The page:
Refuting claims that Mu'aawiyah insulted some of the Companions, may Allaah be pleased with them
Fatwa No: 308251

  • Fatwa Date:22-12-2015 - Rabee' Al-Awwal 11, 1437
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Assalaamu alaykum, there are some people who say things against Mu'aawiyah, may Allaa be pleased with him, because, according to them, he used to insult Companions, and they provide following evidences. 1. He insulted Abdullah bin Amr bin Al-'Aas when Abdullah narrated a hadith. He rejected his hadith and said, "Those men are the ignorant amongst you. Beware of such hopes as make the people go astray." Sahih al-Bukhari 3500 And Abdullah bin Amr was also worried about his sayings, so much so that Abd Rabb Al-Ka'ba said to Abdullah bin Amr bin Al-'Aas, "This cousin of yours, Mu'aawiyah, orders us to unjustly consume our wealth among ourselves and to kill one another, while Allah says: {O ye who believe, do not consume your wealth among yourselves unjustly, unless it be trade based on mutual agreement, and do not kill yourselves. Verily, God is Merciful to you." (iv. 29)." [Sahih Muslim] 2. He insulted 'Umar ibn Al-Khattaab and Ibn Umar; he said, "If anybody wants to say anything in this matter of the Caliphate, he should show up and not conceal himself, for we are more rightful to be a Caliph than he and his father." [Sahih al-Bukhari 4108] To this,Ibn Umar thought to respond by saying, "He who fought against you and against your father for the sake of Islam is more rightful to be a Caliph." [Ibid] 3. He insulted Ali: "Mu'aawiyah came on one of his pilgrimages, and Sa`d entered upon him. They mentioned `Ali, and Mu'aawiyah criticized him. Sa`d became angry and said, 'Are you saying this of a man of whom I heard the Messenger of Allah say, 'If I am a person's close friend, `Ali is also his close friend.' And I heard him say, 'You are to me like Harun was to Musa, may Allaah exalt their mention, except that there will be no Prophet after me.' And I heard him say, 'Today, I will give the banner to a man who loves Allah and His Messenger.''" [Ibn Maajah] Against that, these people say, "You have only historic narrations that are not proven against these authentic insults of Mu'aawiyah." Please reply.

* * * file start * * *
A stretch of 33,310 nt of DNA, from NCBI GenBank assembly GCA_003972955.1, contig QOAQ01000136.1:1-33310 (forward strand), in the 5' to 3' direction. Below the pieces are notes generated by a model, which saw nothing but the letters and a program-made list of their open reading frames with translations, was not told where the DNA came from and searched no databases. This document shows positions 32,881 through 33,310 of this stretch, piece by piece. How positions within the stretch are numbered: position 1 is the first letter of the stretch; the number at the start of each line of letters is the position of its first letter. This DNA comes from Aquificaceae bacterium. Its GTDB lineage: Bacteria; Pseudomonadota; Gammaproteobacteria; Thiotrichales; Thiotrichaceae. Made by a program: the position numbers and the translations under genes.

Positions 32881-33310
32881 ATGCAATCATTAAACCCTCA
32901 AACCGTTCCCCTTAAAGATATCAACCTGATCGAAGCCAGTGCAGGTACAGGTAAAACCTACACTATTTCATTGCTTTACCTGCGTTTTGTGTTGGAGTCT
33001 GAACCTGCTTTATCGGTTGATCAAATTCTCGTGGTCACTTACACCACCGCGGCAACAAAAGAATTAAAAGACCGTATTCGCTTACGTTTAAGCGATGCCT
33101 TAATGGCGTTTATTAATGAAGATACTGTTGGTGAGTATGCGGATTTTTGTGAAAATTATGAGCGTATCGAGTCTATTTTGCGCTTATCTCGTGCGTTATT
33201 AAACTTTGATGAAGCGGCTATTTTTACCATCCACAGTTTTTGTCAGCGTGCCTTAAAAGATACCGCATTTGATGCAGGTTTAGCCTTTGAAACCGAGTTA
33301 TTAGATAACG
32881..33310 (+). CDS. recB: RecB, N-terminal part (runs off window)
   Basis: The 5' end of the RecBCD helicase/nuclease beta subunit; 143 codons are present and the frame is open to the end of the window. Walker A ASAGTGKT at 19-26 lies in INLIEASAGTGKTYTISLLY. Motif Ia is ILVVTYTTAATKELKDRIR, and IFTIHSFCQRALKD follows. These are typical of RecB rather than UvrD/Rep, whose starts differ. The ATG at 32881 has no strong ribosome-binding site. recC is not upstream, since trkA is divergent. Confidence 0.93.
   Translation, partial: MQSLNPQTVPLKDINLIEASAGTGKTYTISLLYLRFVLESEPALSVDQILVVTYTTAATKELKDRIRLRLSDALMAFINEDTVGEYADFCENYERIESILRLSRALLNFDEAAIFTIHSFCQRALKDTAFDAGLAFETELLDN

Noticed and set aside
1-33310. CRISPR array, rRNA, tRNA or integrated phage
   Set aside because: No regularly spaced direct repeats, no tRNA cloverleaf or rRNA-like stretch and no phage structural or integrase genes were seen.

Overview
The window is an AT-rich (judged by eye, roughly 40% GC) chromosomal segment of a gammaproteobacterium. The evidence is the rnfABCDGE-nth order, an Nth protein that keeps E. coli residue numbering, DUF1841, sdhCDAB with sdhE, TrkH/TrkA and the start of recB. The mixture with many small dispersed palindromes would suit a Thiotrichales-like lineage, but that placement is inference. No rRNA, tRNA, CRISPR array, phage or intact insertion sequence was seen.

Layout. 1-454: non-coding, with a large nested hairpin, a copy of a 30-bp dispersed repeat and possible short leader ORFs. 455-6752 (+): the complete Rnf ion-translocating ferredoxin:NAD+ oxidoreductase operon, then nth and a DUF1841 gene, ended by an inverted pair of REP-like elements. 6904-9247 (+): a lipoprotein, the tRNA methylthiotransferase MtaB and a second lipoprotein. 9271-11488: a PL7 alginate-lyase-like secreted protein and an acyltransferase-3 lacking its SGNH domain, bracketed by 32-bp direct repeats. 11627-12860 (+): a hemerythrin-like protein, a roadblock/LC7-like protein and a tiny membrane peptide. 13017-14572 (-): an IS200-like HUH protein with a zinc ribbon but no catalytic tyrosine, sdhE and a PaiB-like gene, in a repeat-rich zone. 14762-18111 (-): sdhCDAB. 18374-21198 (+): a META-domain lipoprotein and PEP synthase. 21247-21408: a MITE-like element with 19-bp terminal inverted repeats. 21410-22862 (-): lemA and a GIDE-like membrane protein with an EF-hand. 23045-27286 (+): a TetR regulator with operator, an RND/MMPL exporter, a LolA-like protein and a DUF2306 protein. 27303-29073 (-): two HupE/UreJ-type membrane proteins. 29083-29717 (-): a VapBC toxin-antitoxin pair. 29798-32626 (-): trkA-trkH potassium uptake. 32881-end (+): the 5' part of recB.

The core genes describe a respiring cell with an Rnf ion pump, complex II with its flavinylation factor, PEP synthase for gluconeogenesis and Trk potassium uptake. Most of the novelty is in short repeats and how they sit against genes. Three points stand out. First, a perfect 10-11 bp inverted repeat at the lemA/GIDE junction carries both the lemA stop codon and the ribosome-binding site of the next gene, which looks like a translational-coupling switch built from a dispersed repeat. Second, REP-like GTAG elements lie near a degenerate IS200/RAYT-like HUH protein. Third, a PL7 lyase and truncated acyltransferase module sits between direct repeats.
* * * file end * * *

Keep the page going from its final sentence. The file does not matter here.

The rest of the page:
All perfect praise be to Allaah, The Lord of the Worlds. I testify that there is none worthy of worship except Allaah and that Muhammad, sallallaahu ʻalayhi wa sallam, is His slave and Messenger. 

One of the tenets of Ahlus-Sunnah Wal-Jamaaʻah is maintaining pure hearts and tongues towards the honorable Companions of the Messenger of Allaah, sallallaahu ʻalayhi wa sallam, including Muʻaawiyah  may  Allaah  be  pleased  with  him who used to write down what was revealed of the Noble Quran. Ahlus-Sunnah do not attribute infallibility to the Companions  may  Allaah  be  pleased  with  them; rather, they believe that the Companions may commit errors and sins. However, they do not take such errors and sins as justification for slandering them and undermining their refined status. On the contrary, they take them as their allies, love them, and try to find valid excuses for their mistakes.